LLF – Bât. ODG – 3e étage – Salle 357
Andrea Sims (Ohio State University)
A graph-theoretic approach to inflectional typology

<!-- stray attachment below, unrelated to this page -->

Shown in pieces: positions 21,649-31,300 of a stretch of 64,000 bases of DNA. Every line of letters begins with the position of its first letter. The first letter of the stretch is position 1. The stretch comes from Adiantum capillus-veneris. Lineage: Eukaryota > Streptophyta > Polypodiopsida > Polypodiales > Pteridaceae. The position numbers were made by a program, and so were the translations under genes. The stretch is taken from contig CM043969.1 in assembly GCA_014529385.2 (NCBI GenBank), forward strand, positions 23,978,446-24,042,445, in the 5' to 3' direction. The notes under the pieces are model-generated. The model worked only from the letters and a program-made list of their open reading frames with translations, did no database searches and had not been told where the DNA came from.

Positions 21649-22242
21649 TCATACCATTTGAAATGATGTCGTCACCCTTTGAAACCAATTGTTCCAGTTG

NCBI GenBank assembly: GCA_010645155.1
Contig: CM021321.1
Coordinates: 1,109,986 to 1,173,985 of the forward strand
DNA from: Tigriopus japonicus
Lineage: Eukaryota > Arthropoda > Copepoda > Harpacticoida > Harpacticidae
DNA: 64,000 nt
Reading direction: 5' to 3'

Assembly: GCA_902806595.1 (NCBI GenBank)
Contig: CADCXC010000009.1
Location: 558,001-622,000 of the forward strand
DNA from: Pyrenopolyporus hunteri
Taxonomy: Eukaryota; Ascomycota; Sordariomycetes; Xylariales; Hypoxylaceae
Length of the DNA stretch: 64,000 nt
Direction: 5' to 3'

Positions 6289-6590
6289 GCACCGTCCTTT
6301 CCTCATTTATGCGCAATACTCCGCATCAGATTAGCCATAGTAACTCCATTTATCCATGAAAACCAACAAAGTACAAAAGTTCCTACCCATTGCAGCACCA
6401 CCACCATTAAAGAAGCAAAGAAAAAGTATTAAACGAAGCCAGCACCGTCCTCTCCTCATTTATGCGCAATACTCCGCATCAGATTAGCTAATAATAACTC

From the perspective of abstractive Word-and-Paradigm theories, the complexity of an inflectional system is a function of how predictable its morphological forms are. A typological extension of this notion of complexity asks whether languages differ in the extent of their inflectional predictability, and how the systemic organization of morphological systems facilitates or inhibits predictability. However, single-measure estimates of complexity calculated at the level of inflectional systems (e.g. the Low Entropy Conjecture; Ackerman and Malouf 2013) can conceal large differences in the predictability of individual elements in inflectional systems. Continued progress towards understanding inflectional typology will thus require more fine-grained measures of morphological organization. In this talk I draw on standard metrics from graph theory (e.g. shortest path length, local/global clustering coefficient, degree distribution) as a new way to define and cross-linguistically compare the structure of inflection class systems. Graph theory is ideally suited to inflectional typology because it offers well-understood measures of network organization – both systemic properties and local relationships among elements – and makes predictions for how those elements will interact, for instance in analogical inflection class shift.